Monday, April 18, 2011

Answer the Question! 'One Hundred Mornings' director Conor Horgan talks Q&As

There’s one school of thought that says what an audience needs immediately after a film ends is time to reflect and gather their thoughts, rather than an opportunity to interrogate the director. But post-screening Q&As can be unexpectedly revealing, and are often a great way for both the audience and the director to find out a little more about the film.

We’ve just returned from screenings of One Hundred Mornings in Budapest and Krakow, where I found an unexpected benefit of doing Q&As abroad. The Krakow Q&A was moderated by Brandon Harris of Filmmaker Magazine, who knows the film well having first written about it after our North American debut at the Slamdance Festival. His questions were very much to the point, but being translated takes twice the time, so I had to be on my toes to get the most information across with the minimum of dialogue (which is also what I’ve tried to do in the film).

Kelly Campbell, Bob O'Mahoney, Grainne Humphries, Conor Horgan at JDIFF.

During the Slamdance Q&A I was asked about the films’ cast and mentioned that Bob O’Mahoney (who plays Tim) had a small part as a fighter pilot in the original Star Wars movie. Several of the male members of the audience sat bolt upright at this point and one informed me that were no small parts in the original Star Wars. If Bob has been receiving invites to fan conventions ever since, he only has me to blame.

Inevitably, similar questions come up. There's one in particular I get asked more than any other, naturally enough - what happened in the world of the film to cause the breakdown of society? I tend to respond, politely, that as it was a deliberate decision not to put this explanation into the film, I’d rather not offer one afterwards. What often happens then is that I get to explain why it was a deliberate decision.

Conor Horgan, Katie Holly and Kelly Campbell at Downtown Independent, LA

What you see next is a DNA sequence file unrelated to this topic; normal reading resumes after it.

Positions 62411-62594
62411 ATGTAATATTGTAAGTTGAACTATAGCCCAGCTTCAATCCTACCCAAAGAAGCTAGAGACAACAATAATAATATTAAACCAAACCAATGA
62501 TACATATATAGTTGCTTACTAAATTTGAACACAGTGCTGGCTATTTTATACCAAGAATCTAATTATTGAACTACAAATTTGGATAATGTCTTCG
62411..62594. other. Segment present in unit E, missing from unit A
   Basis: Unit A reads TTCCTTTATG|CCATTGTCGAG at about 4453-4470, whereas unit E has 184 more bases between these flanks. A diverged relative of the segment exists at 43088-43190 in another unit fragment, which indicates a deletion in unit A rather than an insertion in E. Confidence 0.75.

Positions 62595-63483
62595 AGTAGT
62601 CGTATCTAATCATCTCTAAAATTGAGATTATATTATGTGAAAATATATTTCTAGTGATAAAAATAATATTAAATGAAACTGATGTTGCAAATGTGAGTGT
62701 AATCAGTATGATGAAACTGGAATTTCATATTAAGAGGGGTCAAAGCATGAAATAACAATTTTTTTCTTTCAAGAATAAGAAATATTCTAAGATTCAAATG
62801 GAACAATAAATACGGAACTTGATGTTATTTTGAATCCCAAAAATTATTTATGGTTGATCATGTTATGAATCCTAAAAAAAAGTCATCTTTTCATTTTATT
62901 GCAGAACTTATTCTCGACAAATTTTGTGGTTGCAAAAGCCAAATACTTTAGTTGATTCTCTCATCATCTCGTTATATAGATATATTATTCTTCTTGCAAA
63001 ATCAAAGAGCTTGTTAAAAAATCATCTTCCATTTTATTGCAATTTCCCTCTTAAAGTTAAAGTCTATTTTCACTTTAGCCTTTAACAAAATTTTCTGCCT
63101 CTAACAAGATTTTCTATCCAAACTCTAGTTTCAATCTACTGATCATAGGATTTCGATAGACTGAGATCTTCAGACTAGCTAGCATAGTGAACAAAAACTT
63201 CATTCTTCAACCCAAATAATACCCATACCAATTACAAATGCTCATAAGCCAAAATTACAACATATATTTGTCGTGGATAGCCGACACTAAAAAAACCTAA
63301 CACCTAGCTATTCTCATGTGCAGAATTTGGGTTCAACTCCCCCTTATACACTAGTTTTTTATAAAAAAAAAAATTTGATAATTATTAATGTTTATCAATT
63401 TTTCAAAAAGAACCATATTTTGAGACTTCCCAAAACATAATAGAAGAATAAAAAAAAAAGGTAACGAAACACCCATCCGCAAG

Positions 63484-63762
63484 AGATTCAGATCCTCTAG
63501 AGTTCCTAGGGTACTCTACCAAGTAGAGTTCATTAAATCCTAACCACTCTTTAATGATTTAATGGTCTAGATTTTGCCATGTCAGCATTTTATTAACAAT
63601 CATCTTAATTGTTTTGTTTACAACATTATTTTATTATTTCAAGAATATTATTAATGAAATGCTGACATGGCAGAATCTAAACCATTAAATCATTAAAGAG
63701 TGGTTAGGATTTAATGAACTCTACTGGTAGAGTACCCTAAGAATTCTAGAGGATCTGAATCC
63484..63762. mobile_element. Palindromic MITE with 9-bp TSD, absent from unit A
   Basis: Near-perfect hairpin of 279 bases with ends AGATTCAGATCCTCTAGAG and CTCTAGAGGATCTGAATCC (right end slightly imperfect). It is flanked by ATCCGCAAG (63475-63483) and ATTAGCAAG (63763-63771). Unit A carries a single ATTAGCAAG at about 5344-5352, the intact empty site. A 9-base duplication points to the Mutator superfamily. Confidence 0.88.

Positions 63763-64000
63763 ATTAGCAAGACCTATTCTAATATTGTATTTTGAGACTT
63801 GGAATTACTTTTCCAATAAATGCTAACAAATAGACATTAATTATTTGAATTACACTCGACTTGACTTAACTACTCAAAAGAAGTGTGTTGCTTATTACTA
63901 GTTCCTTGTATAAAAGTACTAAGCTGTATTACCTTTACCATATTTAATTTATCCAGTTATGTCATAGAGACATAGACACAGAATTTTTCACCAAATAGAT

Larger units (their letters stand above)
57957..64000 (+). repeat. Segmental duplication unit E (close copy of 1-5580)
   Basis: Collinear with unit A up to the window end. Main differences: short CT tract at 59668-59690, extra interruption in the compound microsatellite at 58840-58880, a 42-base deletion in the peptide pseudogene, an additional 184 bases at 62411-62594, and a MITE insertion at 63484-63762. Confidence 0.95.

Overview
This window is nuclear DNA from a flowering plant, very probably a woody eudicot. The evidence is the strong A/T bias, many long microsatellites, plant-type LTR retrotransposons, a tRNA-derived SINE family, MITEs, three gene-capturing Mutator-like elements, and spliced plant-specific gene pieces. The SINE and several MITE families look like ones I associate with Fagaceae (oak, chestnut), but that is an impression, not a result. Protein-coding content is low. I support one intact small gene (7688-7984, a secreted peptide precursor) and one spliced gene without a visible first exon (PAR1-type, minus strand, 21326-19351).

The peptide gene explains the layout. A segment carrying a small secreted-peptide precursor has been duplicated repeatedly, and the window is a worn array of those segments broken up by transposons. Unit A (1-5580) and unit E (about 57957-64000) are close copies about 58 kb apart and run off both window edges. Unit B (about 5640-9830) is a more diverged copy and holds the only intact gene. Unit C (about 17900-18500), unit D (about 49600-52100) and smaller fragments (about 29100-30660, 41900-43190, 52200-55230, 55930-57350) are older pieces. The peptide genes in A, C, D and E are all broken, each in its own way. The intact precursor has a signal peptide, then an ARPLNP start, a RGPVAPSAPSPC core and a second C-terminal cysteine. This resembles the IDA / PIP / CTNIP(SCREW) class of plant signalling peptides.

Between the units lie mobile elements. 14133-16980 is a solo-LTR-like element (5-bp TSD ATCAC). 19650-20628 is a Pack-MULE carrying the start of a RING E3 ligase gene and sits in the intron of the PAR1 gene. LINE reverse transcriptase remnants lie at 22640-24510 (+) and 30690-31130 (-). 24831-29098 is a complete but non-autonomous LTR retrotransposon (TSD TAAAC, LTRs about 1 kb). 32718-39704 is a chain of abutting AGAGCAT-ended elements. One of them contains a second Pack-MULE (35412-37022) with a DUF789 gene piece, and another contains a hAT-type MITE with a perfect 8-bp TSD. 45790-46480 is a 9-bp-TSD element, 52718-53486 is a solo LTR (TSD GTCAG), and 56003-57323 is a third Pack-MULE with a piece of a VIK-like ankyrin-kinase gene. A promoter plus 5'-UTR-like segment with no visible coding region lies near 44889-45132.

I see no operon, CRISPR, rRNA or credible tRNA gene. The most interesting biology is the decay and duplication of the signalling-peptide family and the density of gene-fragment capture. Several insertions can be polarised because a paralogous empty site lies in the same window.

In Thessaloniki, when the discussion moved on to the societal breakdown, one very irate customer from the back of the hall started shouting “It could never happen here! Maybe in Africa, but never here!” Actually, I appreciate these kind of responses – when people are so exercised by the film, it has to have affected them. As a filmmaker this is the most you can ask for, and when it happens it’s kind of thrilling.

My worst ever Q&A happened at a festival where the screening system broke down and we had to project the film onto a huge multiplex screen from a DVD. When most of the questions were about what had actually happened in certain scenes, my heart sank – they just hadn’t been able to see it properly.

A much more inspiring Q&A was hosted last September by Ted Hope, one of the great indie film producers of the last twenty years, with credits on Eternal Sunshine of the Spotless Mind, The Ice Storm and many others. After showing the film at his Goldcrest series of screenings in New York, one question in particular led to some revealing answers about the making of the film (you can read about it here).

Last month the film was back in New York for a week-long run, with the usual Q&A to follow. I wasn’t expecting the first question, which came from a young man with an Irish accent. In fact I was gobsmacked - he wanted to know what had happened to a couple of deleted scenes that had been in an unfinished version of the film. It turns out he was a friend of my brother's and had been part of a random audience for our only test screening, held in Dublin a few days before we finished the edit. He promised not to tweet about the details, and I thanked him for coming to see the film again.

One Hundred Mornings

Q&As can be a hugely educational experience - for the filmmakers. After all the work that goes into the making of a film, it only really comes to life when it’s shown to an audience, and a post-screening Q&A offers a chance to interact very directly with that audience, in a much more human way than via twitter or Facebook. I’ve learned a lot from doing them, and have loved hearing other people’s responses to the film – I hope the audiences have benefited as well.

We’ll be doing a Q&A on Saturday May 7th in the IFI, do please come - and bring your toughest questions.

Conor Horgan
One Hundred Mornings
(Opens May 6th)

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